Published by the University Observer on the 27th October 2009
“Divine Inspiration”: this is how Sean Ferris, the creative producer of the forthcoming 1916: The Musical, describes the moment when the genesis of an Easter Rising musical came to him – at a time when he didn’t even know what the Easter Rising actually was. If you’ve ever wanted to see Tom Clarke and Padraig Pearse singing and dancing in unison on the steps of the GPO, you’re in luck: the team behind this monumental conception plan on making the Rising a “360 degree experience”, including a concert tour, a documentary, a reality TV talent search and the “all-singing all-dancing extravaganza” that will crown it all when it hits stages in 2011.
It wasn’t by coincidence that otwo met Sean and his co-executive producer, Amadin Ryan, in the Shelbourne Hotel – it’s a landmark of the historical event, from which British soldiers machine-gunned rebels who were occupying Stephen’s Green. Though based in London, Ryan and Ferris are over here on an information-gathering mission, to discover the views of the Irish people. Both British, though Ferris’ mother was from Derry, otwo can’t decide whether they are incredibly clever, or incredibly naïve – or possibly both – to have taken on a subject as historically weighty as 1916 as an artistic project.
As an occasion that culminated in many casualties and deaths, that still impacts on modern politics (with anti-Lisbon posters last month declaring 1916 as the year that Irish democracy began, and with the recent renewed Programme for Government even mentioning it), otwo asks whether the producers, as Englishmen, fear animosity for their decision to turn this into a musical.
Ryan answers: “I would say it’s an international story; the Irish are all over the world. There are many subjects that have been brought up over the years. I mean, if you think about slavery, so many things have been done from the arts point of view, and yet this is still a contentious issue. I think if you’re telling a story it’s never too soon, there’s still going to be pain attached but that story should still be told.”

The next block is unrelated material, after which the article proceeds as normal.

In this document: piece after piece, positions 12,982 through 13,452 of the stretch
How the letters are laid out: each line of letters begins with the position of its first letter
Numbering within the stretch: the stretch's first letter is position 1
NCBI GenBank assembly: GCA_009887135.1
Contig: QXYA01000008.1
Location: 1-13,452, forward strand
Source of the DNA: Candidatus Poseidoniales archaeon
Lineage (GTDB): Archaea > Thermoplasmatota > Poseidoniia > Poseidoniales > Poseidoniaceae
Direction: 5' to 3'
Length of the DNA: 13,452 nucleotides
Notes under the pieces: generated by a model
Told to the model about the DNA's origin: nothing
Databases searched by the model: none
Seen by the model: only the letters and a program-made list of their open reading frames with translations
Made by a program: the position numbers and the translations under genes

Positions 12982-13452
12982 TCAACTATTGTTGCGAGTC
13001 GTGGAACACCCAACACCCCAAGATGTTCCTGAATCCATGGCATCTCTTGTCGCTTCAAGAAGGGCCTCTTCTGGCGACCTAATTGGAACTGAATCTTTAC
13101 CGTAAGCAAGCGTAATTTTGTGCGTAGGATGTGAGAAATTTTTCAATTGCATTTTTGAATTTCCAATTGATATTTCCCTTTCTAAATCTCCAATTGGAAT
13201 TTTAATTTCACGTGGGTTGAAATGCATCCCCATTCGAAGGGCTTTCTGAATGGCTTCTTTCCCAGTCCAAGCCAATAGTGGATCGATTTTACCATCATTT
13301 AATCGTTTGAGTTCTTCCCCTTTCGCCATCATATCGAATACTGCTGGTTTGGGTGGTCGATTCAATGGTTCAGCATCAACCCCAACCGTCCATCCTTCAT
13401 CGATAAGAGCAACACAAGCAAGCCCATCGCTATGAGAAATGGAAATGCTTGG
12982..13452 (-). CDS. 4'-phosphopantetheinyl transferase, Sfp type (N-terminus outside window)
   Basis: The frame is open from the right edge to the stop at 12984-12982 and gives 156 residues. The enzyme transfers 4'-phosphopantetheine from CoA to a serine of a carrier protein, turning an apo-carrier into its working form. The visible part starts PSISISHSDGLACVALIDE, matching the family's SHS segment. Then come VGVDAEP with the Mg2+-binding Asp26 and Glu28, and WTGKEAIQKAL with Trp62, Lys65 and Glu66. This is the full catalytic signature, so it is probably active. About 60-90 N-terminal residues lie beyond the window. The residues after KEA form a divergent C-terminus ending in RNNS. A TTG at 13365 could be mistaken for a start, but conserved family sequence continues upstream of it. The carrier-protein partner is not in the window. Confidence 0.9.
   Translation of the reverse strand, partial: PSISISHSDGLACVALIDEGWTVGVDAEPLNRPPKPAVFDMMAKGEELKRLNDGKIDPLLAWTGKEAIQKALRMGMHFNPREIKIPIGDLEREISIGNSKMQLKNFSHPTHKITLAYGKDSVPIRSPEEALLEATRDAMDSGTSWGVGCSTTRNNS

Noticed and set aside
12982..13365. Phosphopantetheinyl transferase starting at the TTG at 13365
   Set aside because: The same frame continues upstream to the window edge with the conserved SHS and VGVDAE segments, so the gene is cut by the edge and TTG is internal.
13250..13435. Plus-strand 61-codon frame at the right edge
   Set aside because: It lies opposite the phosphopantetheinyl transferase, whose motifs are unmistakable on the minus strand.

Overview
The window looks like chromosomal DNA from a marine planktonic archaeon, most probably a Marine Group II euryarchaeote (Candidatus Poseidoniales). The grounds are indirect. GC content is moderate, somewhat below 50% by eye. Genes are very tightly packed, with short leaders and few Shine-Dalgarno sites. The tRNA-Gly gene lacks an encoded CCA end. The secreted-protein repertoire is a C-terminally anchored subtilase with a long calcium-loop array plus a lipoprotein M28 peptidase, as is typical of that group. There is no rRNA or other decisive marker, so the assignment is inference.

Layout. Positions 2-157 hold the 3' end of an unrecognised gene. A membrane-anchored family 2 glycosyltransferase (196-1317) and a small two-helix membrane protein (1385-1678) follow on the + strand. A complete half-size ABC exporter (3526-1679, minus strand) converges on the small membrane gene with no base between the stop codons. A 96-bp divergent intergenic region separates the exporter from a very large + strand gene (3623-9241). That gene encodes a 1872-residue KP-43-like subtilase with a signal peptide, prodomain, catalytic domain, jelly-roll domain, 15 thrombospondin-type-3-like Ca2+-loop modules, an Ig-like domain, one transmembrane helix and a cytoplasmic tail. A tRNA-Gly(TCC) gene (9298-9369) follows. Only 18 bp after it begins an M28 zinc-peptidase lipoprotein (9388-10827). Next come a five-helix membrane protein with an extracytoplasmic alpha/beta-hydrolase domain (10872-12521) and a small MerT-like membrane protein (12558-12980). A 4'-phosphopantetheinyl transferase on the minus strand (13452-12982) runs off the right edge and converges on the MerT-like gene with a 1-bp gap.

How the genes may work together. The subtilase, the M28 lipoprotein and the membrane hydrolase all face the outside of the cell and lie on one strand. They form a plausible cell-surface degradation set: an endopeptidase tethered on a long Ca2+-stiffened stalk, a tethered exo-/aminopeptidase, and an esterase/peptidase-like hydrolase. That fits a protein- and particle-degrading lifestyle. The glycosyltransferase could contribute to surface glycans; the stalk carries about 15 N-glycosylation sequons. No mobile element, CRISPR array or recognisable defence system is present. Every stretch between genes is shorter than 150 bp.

Ferris adds to this, “The Rising’s just in your face in Ireland, in Dublin especially. I mean, when I came for the first time I suddenly realised how important and how significant it was and how very sacred and controversial it was, but theatre is about freedom of expression. I’m not into doing safe musicals, I’m not into producing safe theatre; I’m into doing something that’s going to cause debate and a bit of a stir.”
The plot revolves around a British soldier and a feisty Irish girl who encounter love and betrayal to the backdrop of the Rising, but will also feature Clarke, Pearse and a touch of James Connolly. Not only this, but the casting of the two lead roles is to be done through a TV talent search, working title Stars in the Rising. Auditions will be held in five venues in Ireland and Britain, hitting TV screens in autumn 2010.
And then there’s the music, described by the producers in a way that sounds suspiciously rehearsed: “It’s definitely not Riverdance. Orchestral cinematic sound, a very full-on epic philharmonic symphonic sound, and I’m mixing that with raw contemporary Irish sounds, and bringing it out with a West End vocal, without any warbling but raw Irish natural voices, and mixing that all together to create an inspiring, totally unique sound.”
It is true that sometimes it takes a foreigner to approach a sacred cow. Though otwo feels slightly concerned when Ferris mentions that they want to stage some sort of centenary celebration in “your big GAA stadium” (Croke Park, where 14 Irish citizens died after being gunned down by Black and Tans in 1920), the commercial brains – considering the looming centenary – have to be noted, as well as the fact that nothing disperses tensions quite like a musical.
“We want it to be inspirational and give people an opportunity to be able to express themselves using this as the subject. You can look at the negatives, but you can also look at how far we’ve moved on. Maybe looking at it from this perspective will give new generations a better understanding of where they might like to go, and what they might like to do with that information.”
With a rumoured funding of €11 million so far and a 15 year roll-out plan, Ferris and Ryan are thinking mammoth: Broadway and West End. However, only time will tell whether this will be a commercially successful venture.
“You can’t stage something like the rising on a stage without it being epic, it just doesn’t work. 1916, although some people laugh and joke about it, was actually the catalyst for greater things to come.”
Register your interest at www.1916themusical.com to get involved.